Cat: My office is still cluttered. However, I did get the old printer out (finally). However, it was done at one point for maybe the span of a day or two. Should probably go tackle it again. Organization has never, ever been my strong point.

Jim: I made my goal of composing and arranging the song. Strangely, I don’t feel that great about it. The song is good… I’ve just forgotten about it completely. Heidi reads the lyrics every now and then. I haven’t given it much thought since I was done. There has been no momentum.

I’m still seeking balance…

Brett: When I review my Big steps, I can see that I am progressing, I have completed half of my first big step (emptying downstairs and new carpet) as well as progressing on the rest of that first big step. As we all know too well, the first step is the hardest.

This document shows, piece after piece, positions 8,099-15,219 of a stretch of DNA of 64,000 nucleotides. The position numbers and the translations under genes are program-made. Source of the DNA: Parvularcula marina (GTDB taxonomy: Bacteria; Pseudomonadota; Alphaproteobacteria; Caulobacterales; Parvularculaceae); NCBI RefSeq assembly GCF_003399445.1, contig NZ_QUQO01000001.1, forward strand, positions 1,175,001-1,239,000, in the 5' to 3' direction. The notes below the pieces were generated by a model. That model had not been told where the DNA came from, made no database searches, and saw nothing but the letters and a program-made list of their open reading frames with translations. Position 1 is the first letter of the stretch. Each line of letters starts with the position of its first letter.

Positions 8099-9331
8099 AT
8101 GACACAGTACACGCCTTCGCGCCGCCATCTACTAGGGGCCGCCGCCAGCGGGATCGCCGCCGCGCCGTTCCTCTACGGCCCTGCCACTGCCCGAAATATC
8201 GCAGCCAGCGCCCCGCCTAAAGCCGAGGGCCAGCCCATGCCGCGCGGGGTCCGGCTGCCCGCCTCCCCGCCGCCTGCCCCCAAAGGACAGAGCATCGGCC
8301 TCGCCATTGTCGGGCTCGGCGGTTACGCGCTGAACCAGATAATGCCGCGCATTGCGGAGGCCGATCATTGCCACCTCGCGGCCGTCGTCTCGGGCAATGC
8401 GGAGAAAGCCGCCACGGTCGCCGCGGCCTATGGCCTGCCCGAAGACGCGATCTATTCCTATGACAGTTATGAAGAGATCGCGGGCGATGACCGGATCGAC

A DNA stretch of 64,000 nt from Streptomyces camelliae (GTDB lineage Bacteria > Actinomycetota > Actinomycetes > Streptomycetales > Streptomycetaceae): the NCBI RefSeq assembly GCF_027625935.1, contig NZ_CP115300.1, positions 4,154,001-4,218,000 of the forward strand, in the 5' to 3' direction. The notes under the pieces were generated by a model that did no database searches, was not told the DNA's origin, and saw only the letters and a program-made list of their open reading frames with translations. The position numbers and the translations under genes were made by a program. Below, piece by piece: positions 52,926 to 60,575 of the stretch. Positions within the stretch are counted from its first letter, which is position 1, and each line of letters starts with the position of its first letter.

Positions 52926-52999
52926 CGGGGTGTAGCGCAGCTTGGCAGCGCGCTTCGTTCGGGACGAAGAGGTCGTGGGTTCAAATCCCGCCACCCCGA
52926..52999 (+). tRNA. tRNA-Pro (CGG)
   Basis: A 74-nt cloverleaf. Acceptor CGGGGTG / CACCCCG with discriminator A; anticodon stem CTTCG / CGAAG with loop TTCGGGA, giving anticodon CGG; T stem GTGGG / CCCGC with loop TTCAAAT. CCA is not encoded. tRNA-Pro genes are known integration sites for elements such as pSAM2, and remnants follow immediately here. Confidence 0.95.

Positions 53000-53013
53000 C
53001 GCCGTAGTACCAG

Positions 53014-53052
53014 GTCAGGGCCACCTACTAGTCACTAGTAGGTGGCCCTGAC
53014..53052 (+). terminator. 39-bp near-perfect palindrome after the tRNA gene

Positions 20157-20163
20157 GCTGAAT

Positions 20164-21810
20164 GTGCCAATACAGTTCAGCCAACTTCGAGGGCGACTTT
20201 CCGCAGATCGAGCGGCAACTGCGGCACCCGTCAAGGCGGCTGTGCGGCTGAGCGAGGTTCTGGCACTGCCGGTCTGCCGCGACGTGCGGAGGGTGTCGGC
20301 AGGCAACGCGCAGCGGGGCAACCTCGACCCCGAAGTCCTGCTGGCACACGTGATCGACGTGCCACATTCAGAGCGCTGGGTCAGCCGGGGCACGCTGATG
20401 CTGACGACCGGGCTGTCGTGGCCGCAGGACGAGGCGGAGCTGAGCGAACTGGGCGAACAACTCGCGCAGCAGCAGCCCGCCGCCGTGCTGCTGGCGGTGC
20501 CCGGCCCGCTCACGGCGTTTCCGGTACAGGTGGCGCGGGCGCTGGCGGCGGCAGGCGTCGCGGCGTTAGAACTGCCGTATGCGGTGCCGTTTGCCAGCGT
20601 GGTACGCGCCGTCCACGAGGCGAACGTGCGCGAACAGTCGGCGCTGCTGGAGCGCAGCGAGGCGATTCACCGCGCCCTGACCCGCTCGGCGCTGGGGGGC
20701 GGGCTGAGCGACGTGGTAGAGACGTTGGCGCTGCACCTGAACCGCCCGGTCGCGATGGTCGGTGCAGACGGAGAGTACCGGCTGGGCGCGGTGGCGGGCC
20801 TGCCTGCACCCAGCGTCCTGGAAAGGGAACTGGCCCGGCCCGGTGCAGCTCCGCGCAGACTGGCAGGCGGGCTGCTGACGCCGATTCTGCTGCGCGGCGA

Lesson 6: One Page Plan
Cat: I’m still just studying for the GREs. I’m anticipating to start hitting the books hard this week, now that I have my mornings back.

Jim: (no comment) 😉

Brett: My plan is on track… we have made a slight correction, for the better I think. We are going to go with a builder rather than try and do it ourselves. This will reduce the pressure on us to complete it and will also get it done a lot faster…

Lesson 7: Supports
Cat: Again, it’s amazing what being mindful of your supports will do. I listed “vegetate” (i.e. watch TV, surf the net) as one of my supports, and since week 7 I’ve been doing much less of that and more of the other, more productive things that support me. I’ve been seeing friends more often. I read more. I bake more.

Jim: Heidi has really been a strong supporter of me, in all things. As I mentioned earlier, I’ve had a pretty rough week. I haven’t slept well in several days, I’m having issues dealing with my ex-wife, etc. Heidi will be visiting again in a week’s time, and her physical presence will emphasize the support she is providing. Simply put: I need a hug 🙂